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Where Do Americans Spend The Least On Cars? You'll Be Surprised

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Bundle.com driving expenses infographic

Bundle.com driving expenses infographic

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Where do people spend the least on their cars, gasoline, and getting around?

Surprisingly, among major cities, it's Detroit. Those in the Motor City know how to keep automotive costs down; Detroit residents spent a total of $2,124 on average in vehicle-related costs, including gas, topping even mass-transit-frequenting New Yorkers.

Locally, those in Scottsdale, Arizona spent the most on auto-related expenses ($6,682), while considering gasoline Austin topped the list ($10,128). Both Scottsdale and the state of Connecticut are known for having a rather high number of high-end import, classic and collector cars.

Those in Manhattan spent just $940 on gasoline and $1,542 on auto expenses annually.

But no matter where we are, we spend a very large chunk of what we make on cars and getting around. The social money-comparison site Bundle.com just released some very interesting findings that crunch the data locally as part of a series called "How America Spends."

The average U.S. household in 2009 spent $5,477 on combined auto expenses—that's $3,269 on maintenance and other expenses plus $2,208 on gasoline. According to Bundle, that's 14.5 percent of daily spending, and more than the average person spends on groceries or utilities, and well more than things like travel, hobbies, and even clothes.

Oklahoma residents spend the most on gas—indicating that commute distances are long, or vehicles aren't as fuel-efficient—while those in Connecticut spend the most on automotive maintenance.

Driving alone is pricey

Bundle finds a few answers, and it doesn't simply come down to what type of vehicles we drive, by region, or how far we commute. Hawaiians, it says, are second only to New Yorkers in having the lowest percentage of commuters who drive alone—a very effective method of reducing expenses.

Applying that observation on a national level, the more people drive to work alone, the more automotive-related spending. In Alabama, 83 percent commute alone in their vehicles, and residents of that state shed 16.3 percent of their household budget for auto expenses. As long as commute distances can be in California, 27 percent don't drive to work alone, and that's one of the main reasons why the state isn't among the top states in auto spending.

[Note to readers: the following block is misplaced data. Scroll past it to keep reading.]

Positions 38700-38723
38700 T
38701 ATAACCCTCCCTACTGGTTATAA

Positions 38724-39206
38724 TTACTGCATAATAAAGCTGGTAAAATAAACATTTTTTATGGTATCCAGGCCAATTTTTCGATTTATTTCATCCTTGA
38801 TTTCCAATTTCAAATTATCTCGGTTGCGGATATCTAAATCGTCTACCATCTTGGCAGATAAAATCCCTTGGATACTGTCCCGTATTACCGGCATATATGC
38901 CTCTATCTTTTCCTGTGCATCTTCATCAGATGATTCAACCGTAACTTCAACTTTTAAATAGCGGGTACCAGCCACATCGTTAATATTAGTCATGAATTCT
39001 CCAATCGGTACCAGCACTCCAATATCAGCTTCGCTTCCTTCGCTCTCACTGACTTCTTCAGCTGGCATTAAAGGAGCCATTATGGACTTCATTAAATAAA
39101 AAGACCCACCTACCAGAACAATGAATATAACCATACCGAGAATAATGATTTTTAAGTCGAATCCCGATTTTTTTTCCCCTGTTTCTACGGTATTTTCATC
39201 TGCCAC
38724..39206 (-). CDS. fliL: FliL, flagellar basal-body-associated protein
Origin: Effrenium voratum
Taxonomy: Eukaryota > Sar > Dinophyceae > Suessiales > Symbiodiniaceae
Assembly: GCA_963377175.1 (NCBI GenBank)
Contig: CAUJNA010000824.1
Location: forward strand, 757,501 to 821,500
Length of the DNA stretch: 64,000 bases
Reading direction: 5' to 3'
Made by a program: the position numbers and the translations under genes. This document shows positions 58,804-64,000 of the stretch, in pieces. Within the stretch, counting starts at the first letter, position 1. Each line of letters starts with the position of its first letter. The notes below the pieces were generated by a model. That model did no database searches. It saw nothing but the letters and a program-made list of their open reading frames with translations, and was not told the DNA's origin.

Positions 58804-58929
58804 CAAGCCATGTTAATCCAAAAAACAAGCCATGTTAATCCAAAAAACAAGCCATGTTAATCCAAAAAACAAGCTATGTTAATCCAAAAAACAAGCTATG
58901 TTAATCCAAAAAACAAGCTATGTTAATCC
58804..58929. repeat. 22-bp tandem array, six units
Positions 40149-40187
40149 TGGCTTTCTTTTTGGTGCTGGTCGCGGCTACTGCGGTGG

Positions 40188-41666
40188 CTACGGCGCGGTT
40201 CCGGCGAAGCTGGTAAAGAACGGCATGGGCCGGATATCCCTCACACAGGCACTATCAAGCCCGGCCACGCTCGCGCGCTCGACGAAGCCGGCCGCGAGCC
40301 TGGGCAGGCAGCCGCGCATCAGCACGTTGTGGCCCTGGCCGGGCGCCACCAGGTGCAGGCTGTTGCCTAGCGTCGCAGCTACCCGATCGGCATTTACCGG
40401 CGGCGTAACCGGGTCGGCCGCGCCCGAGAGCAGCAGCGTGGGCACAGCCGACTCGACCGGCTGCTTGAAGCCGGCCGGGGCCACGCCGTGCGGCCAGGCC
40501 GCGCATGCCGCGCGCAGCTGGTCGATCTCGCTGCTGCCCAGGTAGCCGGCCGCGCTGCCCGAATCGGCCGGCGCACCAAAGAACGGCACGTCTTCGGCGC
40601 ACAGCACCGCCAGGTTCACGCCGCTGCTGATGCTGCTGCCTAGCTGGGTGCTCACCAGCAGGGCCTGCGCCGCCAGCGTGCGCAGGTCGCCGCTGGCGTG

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Comments (6)
  1. As my dad used to say, your car is the second most expensive purchase behind a house. That is still true. It is hard to find a good group with whom to carpool although it is certainly a way to save.
     
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  2. Nice comparisons. I would really love to see an in-depth comparison to someone who commutes mostly by public transportation or other means (bike, feet, etc). I certainly save on gas, maintenance, and insurance by not owning a car ($0/year), but how does a car driver in my area compare with my other costs: cabs, buses, bike tires, gas for friends?
     
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  3. Interesting browsing through that infographic. A lot of the cities that pride themselves in being so eco-friendly (Austin?) are spending just as much on cars and driving as the rest of us.
     
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  4. Interesting stuff! I wonder if green cars are a factor on this level at this point ?
     
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  5. Austin talks a good talk but the walk is very short. I'm wondering what area the survey takes in as it's 40 miles to Austin from here and is a required drive to shop anyplace besides WalMart or for serious medical treatment so a simple trip to Austin is generally a 100 mile round trip when you add in the running around while in the city's area.
     
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  6. Bengt, I have to say I AM surprised. Thanks for the info!
     
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